Advertisements
RSS Feed

Tag Archives: pop culture

Rock Gets Religion

Alice Cooper wrote the forward to a new book entitled Rock Gets Religion by Mark Joseph.  Cooper who quit drinking and drugs after finding God talks about altering the content of his lyrics since his conversion.  This project examines the battle for the soul of secular music, called the Devil’s music when the church demonized pop culture in the 1950 and sixties.  When talented musicians like Keith Green were rejected by mainstream music companies, contemporary Christian music began.

You adulterous people! Do you not know that friendship with the world is enmity with God? Therefore whoever wishes to be a friend of the world makes himself an enemy of God, James 4:4.

This new industry used passages from the Bible like the verse above to justify this decision.  While this rationale makes sense, Jesus encouraged his disciples to live in the world, but not follow their standards.  Thus, this separation from society like the Amish didn’t engage the world.  Instead of shining light into the darkness of life, Christians artists were preaching to the choir, having little impact on the rest of the world for several decades.

I do not ask that you take them out of the world, but that you keep them from the evil one, John 17:15.

After nearly 4 decades of separation, Mark Joseph writes about how the influence of American Idol is reversing this trend.  Instead of being rejected by music executives, average Americans are deciding who advances on these reality shows.  As talented Christian artists are being discovered, more and more are choosing to appeal to a secular audience.  Subsequently, groups like Reliant K, Stellar Kart and Thousand Foot Krutch are adding a spiritual flavor to rock and roll.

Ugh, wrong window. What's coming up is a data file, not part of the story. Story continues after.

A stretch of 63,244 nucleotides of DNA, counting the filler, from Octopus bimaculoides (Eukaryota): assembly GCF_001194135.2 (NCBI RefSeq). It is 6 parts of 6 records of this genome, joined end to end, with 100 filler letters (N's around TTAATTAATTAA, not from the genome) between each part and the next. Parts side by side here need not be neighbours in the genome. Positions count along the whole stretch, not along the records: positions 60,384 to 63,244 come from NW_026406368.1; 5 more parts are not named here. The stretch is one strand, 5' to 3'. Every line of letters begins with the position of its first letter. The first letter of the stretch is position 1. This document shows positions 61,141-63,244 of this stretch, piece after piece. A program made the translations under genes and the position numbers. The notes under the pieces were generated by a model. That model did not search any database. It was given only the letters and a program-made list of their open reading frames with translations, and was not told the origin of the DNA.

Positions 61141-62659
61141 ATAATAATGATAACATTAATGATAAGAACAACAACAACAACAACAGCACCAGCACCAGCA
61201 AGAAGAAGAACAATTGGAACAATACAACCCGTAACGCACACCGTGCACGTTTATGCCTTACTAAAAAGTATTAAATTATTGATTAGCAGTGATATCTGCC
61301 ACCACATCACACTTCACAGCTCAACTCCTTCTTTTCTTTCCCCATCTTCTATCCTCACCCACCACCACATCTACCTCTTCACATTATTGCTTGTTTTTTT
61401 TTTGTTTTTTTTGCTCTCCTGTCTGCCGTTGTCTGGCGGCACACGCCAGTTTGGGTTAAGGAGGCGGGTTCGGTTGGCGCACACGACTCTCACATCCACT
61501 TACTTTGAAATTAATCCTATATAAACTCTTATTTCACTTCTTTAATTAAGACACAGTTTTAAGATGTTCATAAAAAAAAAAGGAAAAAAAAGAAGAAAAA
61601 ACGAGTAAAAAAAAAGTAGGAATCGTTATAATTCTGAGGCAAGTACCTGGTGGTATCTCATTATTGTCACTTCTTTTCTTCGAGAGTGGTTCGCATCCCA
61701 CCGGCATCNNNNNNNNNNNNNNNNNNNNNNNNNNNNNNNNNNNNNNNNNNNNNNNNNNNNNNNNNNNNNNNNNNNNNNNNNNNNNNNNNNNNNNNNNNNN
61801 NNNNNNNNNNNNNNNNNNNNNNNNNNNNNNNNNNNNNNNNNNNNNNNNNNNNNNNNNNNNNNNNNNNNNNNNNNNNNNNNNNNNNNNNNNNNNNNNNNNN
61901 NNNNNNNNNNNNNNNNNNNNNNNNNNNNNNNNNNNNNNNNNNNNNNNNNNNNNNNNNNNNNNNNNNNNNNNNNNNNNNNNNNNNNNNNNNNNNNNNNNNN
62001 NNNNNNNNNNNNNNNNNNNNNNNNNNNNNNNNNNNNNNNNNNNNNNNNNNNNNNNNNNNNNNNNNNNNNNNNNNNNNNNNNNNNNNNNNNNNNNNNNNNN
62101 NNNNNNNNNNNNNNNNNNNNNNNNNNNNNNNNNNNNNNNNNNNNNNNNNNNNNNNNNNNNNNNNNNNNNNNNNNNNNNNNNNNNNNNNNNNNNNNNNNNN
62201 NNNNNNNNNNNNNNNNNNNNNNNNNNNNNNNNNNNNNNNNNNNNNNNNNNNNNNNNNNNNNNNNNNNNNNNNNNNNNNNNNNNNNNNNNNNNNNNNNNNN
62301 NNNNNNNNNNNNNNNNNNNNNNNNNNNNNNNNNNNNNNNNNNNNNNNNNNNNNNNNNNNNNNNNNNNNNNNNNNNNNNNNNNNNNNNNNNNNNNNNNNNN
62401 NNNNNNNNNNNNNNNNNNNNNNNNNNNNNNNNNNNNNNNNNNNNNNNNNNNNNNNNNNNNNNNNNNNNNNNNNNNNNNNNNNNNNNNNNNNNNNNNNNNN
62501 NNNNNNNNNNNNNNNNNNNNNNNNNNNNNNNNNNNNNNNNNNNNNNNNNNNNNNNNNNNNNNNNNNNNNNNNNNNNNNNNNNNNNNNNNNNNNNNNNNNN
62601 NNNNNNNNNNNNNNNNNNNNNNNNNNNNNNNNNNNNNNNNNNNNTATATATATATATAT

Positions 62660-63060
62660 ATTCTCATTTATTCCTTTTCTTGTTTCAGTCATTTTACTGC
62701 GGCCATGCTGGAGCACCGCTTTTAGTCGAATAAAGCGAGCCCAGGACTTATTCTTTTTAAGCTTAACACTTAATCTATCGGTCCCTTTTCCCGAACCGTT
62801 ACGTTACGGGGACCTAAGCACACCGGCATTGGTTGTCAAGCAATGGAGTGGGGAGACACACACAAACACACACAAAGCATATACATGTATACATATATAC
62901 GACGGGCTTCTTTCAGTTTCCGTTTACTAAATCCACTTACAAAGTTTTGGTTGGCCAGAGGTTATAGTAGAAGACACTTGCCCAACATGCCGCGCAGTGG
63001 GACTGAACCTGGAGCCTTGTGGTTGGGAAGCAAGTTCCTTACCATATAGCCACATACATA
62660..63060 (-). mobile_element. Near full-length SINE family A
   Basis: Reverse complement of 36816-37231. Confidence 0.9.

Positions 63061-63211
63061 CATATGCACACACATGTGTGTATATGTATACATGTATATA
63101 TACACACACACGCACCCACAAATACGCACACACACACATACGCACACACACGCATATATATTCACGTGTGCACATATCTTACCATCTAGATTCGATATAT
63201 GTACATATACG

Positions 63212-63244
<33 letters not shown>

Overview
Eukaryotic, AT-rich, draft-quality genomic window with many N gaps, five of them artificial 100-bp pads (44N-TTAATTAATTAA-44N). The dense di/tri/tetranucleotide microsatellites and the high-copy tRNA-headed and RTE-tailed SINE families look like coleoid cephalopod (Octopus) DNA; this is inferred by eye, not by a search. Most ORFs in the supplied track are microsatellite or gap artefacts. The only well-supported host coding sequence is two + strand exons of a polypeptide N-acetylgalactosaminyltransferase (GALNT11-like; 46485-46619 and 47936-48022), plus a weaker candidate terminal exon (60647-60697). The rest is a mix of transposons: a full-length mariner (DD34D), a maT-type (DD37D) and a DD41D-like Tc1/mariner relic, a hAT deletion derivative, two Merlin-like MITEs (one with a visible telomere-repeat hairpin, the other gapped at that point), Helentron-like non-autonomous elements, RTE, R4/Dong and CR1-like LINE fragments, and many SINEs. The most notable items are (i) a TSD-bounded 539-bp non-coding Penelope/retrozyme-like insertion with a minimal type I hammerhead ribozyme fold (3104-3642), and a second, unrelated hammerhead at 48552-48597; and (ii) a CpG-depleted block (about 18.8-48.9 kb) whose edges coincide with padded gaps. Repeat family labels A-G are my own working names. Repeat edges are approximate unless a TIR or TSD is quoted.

by Jay Mankus

 

 

Advertisements

All is Not Lost

Classic movies tend to provide quotable lines which become part of pop culture.  Although some get more attention, one that comes to mind often goes unnoticed.  In Animal House, Kevin Bacon play Chip Diller who plays a character similar to a ROTC college student.  During a parade high-jacked by Delta Tau Chi who were recently kicked out of school, Chip tries to maintain a panicking crowd.  As people begin to run down the sidewalk, Diller cries out, “all is well, remain calm.”  Unfortunately, Chip goes trampled as his words got drown out by fear.

Be still before the Lord and wait patiently for him; fret not yourself over the one who prospers in his way, over the man who carries out evil devices! – Psalm 37:7

If you turn on cable news or talk radio, not much has changed.  It’s almost as if networks seek to scare people, trying to out do competitors.  This ambulance chasing mentality will continue until the public stop listening, watching and get news in some other manner.  In fact, the times I tune out the world and other outside distractions, I feel great and tend to hear God’s calling much clearer.  Therefore, all is not lost, especially when you slow down to be still before the Lord.

For God alone, O my soul, wait in silence, for my hope is from him, Psalm 62:5.

When I lived in Chicago back in the mid 1990’s, I attend Willow Creek Community Church, just down the road from our apartment.  Pastor Bill Hybels spoke about the importance of finding a quiet place each summer to spend time with God.  The Psalmist above provides a similar message.  Despite any silence you might experience, waiting for God’s presence either through prayer or reading the Bible sparks spiritual growth.  Sure, everyone has their days, weeks and months in the dark.  Yet, in the stillness of the night, the Holy Spirit still speaks truth to convince individuals that all is not lost.

by Jay Mankus

 

The Seinfeld Effect

In the final episode of Seinfeld, Jerry, Elaine and George witness a car jacking.  Instead of helping, the three of them begin to crack jokes as Kramer takes out his camcorder to film this crime.  After the victim gives his report of what happened to a police officer, the entire Seinfeld crew gets arrested, tried and sentenced to jail for a year for failing to act as a good Samaritan.